I would say it was worth my parents' money, yes. Not because of the impact it would have had on my grades (because I disagree that private school is just an opportunity for people to "buy good grades"). Rather, I think it was worth my parents money for the same reason that it's worth buying yourself a nice house to live in, or paying for a five-star hotel when you go on holiday, or spending money on going out rather than staying at home in one place. I would consider school to have been some of the best years of my life as a result of how luxurious the environment was in terms of comfort, the activities I got to do, the experiences I had, the people I grew up with etc.

    If you were at Disneyland for a limited amount of time and money wasn't an issue, you'd want to go on every single ride, visit every shop, stay in the nicest hotel they had etc. and similarly we attend school for a limited amount of time too, so I think it's worth spending the money to gain as much of a variety of experiences from it as you can.
    Completely agree and fair enough, I assumed because St. Paul's is the only school I know that is segregated by gender! That being said, the first few years in my school we had a separate girls-only entrance that has its own room to put our stuff away but was usually our common-room/place to do stuff away from the guys 😂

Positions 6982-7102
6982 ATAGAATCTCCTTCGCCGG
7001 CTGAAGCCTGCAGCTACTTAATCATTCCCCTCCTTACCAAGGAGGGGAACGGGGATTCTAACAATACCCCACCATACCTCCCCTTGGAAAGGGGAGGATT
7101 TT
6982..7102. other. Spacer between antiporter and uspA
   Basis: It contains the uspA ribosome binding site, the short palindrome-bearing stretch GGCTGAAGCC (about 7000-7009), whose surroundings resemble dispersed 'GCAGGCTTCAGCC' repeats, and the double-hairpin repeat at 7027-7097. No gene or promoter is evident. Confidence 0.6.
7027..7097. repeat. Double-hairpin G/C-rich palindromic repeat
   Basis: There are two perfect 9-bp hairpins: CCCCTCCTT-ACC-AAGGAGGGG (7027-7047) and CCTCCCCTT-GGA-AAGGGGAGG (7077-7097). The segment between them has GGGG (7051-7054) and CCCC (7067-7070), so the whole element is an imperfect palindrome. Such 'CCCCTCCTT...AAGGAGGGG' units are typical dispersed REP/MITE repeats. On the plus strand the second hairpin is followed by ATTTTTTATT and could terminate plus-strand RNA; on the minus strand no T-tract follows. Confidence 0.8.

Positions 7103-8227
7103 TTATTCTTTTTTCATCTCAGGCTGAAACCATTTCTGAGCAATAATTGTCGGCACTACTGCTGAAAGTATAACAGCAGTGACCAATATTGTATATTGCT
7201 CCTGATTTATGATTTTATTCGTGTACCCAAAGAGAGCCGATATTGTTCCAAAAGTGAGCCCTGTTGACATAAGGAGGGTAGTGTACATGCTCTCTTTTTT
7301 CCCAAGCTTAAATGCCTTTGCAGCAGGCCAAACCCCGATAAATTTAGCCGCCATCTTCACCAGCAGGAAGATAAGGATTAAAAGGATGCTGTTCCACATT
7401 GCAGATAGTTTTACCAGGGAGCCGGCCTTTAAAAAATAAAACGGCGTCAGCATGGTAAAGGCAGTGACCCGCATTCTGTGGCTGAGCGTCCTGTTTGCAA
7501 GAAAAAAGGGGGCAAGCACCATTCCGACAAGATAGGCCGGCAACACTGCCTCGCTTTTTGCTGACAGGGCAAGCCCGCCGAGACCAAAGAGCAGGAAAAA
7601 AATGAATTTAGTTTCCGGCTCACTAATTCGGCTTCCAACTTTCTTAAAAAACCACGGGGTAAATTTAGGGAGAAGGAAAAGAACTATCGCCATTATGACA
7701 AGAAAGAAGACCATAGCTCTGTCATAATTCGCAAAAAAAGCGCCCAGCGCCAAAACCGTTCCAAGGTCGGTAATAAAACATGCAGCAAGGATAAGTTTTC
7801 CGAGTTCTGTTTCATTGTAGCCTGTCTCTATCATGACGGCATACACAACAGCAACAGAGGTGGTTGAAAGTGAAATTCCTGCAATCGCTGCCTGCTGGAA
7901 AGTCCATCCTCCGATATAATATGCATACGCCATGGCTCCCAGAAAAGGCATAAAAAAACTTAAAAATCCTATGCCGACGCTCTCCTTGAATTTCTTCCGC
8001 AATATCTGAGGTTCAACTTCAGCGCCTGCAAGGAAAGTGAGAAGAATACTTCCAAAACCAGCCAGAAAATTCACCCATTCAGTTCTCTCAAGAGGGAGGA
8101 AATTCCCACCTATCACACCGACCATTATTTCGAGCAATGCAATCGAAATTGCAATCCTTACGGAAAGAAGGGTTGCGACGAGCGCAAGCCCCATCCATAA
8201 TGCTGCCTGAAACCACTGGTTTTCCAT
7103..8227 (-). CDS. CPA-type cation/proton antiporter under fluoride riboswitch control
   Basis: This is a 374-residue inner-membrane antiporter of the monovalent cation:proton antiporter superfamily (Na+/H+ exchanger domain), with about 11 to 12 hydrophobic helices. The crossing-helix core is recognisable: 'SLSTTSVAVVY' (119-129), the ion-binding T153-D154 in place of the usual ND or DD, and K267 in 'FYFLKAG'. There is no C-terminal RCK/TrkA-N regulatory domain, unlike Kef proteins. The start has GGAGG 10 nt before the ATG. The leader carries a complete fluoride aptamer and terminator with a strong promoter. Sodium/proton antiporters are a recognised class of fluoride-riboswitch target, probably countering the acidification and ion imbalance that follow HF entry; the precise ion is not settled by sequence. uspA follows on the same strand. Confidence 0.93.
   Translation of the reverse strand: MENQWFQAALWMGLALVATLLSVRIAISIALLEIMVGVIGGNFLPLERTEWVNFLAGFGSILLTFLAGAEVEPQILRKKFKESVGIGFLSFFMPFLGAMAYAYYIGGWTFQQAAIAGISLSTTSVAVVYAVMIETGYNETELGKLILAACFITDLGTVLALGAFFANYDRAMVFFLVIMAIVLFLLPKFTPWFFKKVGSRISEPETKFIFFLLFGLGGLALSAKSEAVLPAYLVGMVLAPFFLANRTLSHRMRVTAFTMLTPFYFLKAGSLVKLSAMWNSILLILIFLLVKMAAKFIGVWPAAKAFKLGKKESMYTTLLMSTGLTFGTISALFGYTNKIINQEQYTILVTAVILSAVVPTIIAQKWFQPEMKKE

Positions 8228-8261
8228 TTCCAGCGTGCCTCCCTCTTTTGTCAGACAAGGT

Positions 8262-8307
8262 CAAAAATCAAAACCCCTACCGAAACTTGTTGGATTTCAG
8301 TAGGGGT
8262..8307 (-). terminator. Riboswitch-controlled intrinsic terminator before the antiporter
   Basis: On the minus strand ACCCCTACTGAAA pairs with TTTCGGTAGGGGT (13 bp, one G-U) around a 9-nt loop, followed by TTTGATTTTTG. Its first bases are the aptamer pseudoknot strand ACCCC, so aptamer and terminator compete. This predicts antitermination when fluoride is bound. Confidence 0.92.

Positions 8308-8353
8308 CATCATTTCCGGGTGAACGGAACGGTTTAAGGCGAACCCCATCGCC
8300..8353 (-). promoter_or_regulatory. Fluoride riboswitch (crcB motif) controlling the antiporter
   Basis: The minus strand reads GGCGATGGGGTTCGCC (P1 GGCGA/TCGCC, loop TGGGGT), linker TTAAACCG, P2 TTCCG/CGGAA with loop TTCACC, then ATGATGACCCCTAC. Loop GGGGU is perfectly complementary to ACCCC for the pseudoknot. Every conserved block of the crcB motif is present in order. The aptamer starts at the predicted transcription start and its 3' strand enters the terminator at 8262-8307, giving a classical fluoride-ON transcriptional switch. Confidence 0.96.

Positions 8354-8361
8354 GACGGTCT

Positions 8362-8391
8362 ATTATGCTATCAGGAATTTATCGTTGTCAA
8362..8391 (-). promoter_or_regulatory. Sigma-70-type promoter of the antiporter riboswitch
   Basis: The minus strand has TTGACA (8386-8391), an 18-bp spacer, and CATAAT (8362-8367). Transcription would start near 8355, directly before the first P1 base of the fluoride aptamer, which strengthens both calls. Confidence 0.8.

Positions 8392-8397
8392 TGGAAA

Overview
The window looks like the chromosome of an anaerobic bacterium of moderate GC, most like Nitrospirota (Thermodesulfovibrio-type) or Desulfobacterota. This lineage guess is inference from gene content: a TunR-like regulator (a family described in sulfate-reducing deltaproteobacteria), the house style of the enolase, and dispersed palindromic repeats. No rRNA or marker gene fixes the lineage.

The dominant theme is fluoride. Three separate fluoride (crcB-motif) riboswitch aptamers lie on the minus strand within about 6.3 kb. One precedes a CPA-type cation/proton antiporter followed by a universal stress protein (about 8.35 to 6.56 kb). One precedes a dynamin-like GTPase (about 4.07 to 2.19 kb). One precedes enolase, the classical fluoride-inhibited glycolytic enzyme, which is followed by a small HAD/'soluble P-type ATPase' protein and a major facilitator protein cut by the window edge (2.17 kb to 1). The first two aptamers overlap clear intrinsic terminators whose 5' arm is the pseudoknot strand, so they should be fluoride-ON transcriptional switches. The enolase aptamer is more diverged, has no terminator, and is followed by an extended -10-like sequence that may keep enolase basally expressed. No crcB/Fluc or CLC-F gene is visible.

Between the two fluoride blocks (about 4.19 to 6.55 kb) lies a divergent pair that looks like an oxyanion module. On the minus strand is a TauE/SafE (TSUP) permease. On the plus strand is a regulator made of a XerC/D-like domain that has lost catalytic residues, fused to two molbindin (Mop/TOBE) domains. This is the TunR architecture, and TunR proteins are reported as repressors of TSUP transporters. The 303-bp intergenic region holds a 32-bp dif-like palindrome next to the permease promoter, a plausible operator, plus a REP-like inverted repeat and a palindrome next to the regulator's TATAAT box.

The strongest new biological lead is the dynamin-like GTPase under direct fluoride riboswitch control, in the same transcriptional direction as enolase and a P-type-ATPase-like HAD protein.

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    (Original post by NetworkTahweed)
    Do you find its only really northern crackers that give a **** about private schools/parents wealth etc...Cos I swear its something BME either subscribe to absolutely (esp Indians) or else just dont give a **** about....
    I don't really understand your question...
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    was Matron very strict with you ? :holmes:
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    (Original post by tazarooni89)
    With only around 7% of people attending private schools, and with a lot of subsequent misconceptions, stereotyping and perhaps curiosity around what it might be like to go to one, I thought it might be useful to take some questions on the subject.

    So go ahead, ask me anything
    How much do you pay per year?